The Push for U.S. Fuel Exports<p>As vice president, Biden was part of an administration that pushed hard for global climate action while also promoting U.S. oil and gas exports to its allies and trading partners. As fracking boomed, Obama ended a 40-year ban on crude oil exports. In Europe, LNG was touted both as an alternative to coal and as strategic competition with Russian pipelines.</p><p>That much, at least, continued with President Trump. Under Energy Secretary Rick Perry, the agency referred to liquified U.S. hydrocarbons as "<a href="https://www.nytimes.com/2019/05/29/us/freedom-gas-energy-department.html" target="_blank">freedom gas</a>."</p><p>Mr. Trump has also championed the interests of coal, oil, and gas while denigrating the findings of government climate scientists. He rejected the Paris accord as unfair to the U.S. and detrimental to its economy, but has offered no alternative path to emissions cuts. </p><p>Still, Trump's foreign policy has not always served the LNG industry: Tariffs on foreign steel drove up pipeline costs, and a trade war with China stayed the hand of Chinese LNG importers wary of reliance on U.S. suppliers. </p><p>Even his regulatory rollbacks could be a double-edged sword. By relaxing curbs last month on methane leaks, the U.S. has ceded ground to European regulators who are drafting emissions standards that LNG producers are watching closely. "That's a precursor of fights that will be fought in all the rest of the developed world," says Mr. Hutchison. </p><p>Indeed, some oil-and-gas exporters had urged the Trump administration not to abandon the tougher rules, since they undercut their claim to offer a cleaner-burning way of producing heat and electricity. "U.S. LNG is not going to be able to compete in a world that's focused on methane emissions and intensity," says Erin Blanton, a senior research scholar at the Center on Global Energy Policy at Columbia University. </p>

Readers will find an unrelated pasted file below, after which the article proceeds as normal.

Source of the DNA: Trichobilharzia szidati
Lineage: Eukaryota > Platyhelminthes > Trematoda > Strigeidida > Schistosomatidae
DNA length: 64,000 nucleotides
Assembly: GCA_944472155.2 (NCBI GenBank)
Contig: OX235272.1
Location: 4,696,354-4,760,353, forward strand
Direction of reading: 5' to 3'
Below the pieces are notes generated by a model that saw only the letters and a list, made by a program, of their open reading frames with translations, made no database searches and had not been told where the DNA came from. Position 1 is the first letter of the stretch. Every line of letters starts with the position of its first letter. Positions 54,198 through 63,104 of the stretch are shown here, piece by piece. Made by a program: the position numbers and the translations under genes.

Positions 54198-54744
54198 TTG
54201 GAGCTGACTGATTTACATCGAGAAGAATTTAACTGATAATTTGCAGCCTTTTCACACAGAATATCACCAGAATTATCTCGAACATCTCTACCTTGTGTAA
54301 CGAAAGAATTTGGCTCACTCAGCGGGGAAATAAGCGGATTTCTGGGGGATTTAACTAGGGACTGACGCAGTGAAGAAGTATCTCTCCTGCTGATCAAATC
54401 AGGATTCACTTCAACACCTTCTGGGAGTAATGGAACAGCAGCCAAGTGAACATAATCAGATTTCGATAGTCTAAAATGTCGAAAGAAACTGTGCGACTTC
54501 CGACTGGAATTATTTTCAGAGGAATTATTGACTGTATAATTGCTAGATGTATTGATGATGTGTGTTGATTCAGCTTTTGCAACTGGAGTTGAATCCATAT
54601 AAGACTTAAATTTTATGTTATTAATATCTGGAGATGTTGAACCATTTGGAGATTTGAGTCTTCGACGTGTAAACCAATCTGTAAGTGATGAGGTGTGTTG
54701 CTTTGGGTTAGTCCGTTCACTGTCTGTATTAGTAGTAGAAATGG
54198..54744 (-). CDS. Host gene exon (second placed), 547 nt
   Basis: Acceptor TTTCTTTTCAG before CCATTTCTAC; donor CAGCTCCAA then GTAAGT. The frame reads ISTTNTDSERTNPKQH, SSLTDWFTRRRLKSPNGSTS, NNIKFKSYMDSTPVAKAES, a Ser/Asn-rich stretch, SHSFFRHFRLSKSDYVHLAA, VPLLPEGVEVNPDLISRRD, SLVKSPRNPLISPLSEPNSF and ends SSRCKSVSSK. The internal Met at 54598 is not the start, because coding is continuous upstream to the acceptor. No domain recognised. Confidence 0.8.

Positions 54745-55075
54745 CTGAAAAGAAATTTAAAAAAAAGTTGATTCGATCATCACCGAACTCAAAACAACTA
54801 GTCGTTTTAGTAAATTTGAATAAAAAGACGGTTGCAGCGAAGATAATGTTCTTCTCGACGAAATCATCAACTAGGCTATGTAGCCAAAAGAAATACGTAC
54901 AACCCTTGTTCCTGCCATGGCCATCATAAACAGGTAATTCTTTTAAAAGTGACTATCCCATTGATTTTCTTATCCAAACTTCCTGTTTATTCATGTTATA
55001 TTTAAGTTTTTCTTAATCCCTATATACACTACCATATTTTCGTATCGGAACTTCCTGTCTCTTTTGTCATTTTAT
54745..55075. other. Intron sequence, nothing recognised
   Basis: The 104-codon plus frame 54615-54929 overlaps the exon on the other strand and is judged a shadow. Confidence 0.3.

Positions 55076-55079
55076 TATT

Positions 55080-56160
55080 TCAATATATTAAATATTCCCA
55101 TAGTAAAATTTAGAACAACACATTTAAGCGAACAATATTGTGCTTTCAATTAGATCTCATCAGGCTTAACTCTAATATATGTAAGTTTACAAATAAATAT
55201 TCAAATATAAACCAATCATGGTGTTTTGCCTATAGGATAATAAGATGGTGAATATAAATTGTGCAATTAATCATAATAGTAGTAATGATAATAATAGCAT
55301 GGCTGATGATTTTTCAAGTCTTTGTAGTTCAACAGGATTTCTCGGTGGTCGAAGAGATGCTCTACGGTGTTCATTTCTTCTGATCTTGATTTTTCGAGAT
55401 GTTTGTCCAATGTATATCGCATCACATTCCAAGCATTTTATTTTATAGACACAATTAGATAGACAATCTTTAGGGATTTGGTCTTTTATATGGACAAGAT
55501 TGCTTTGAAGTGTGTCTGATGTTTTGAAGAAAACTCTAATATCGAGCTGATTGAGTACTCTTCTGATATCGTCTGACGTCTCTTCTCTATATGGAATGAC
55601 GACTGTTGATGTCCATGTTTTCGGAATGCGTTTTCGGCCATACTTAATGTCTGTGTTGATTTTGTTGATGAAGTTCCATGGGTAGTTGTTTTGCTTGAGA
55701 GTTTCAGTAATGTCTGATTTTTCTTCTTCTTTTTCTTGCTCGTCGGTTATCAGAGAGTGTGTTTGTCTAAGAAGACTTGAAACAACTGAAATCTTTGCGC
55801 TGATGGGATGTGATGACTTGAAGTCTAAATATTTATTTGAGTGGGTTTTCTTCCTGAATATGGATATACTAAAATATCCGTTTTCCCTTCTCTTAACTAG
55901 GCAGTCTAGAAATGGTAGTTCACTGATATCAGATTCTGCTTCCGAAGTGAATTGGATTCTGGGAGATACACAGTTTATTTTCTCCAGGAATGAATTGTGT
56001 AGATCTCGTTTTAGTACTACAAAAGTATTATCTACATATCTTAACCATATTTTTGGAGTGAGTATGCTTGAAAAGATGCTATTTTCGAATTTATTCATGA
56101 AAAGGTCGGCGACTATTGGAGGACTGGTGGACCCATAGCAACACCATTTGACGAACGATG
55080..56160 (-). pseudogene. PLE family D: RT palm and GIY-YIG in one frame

Stepping on the Gas<p>In July, the Department of Energy issued an export license to Jordan Cove's developer, Canada's Pembina Pipeline Corp. In a statement, Energy Secretary Dan Brouillette said the project would provide "reliable, affordable, and cleaner-burning natural gas to our allies around the world."</p><p>As a West Coast terminal, Jordan Cove offers a faster route to Asia where its capacity of 7.8 million tons of LNG a year could serve to heat more than 15 million homes. At its peak, its construction would also create 6,000 jobs, the company says, in a stagnant corner of Oregon.</p><p>But the project still lacks multiple local and state permits, and its biggest asset – a Pacific port – has become its biggest handicap, says Ms. Blanton. "They are putting infrastructure in a state where there's no political support for the pipeline or the terminal, unlike in Louisiana or Texas," she says. </p><p>Ms. Brown, the environmental lawyer, says she wants to see Jordan Cove buried, not just mothballed until natural gas prices recover. But she knows that it's only one among many LNG projects and that others will likely get built, even if Biden is elected in November, despite growing evidence of the harm caused by methane emissions. </p>
- Biden Commits to Banning Fossil Fuel Subsidies After DNC Dropped It ›
- As Biden Embraces More Ambitious Climate Plan, Fossil Fuel Execs ... ›
- Biden Announces $2 Trillion Climate and Green Recovery Plan ... ›
EcoWatch Daily Newsletter
By Grayson Jaggers
The connection between the pandemic and our dietary habits is undeniable. The stress of isolation coupled with a struggling economy has caused many of us to seek comfort with our old friends: Big Mac, Tom Collins, Ben and Jerry. But overindulging in this kind of food and drink might not just be affecting your waistline, but could potentially put you at greater risk of illness by hindering your immune system.
- 15 Indigenous Crops to Boost Your Immune System and Celebrate ... ›
- 15 Supplements to Boost Your Immune System Right Now - EcoWatch ›
- Should I Exercise During the Coronavirus Pandemic? Experts ... ›
- The Immune System's Fight Against the Coronavirus - EcoWatch ›
As the world continues to navigate the line between reopening and maintaining safety protocols to slow the spread of the coronavirus, rapid and accurate diagnostic screening remains critical to control the outbreak. New mobile-phone-based, self-administered COVID-19 tests being developed independently around the world could be a key breakthrough in making testing more widely available, especially in developing nations.
- FDA Approves First In-Home Test for Coronavirus - EcoWatch ›
- When Should You Get a COVID-19 or Antibody Test? - EcoWatch ›
- Trump Plans to End Federal Funding for COVID-19 Testing Sites ... ›
- Trump Insider Embeds Climate Denial Into Agency Reports ... ›
- Climate Denier Is Named to Leadership Role at NOAA - EcoWatch ›
New Jersey is one step closer to passing what environmental advocates say is the strongest anti-plastic legislation in the nation.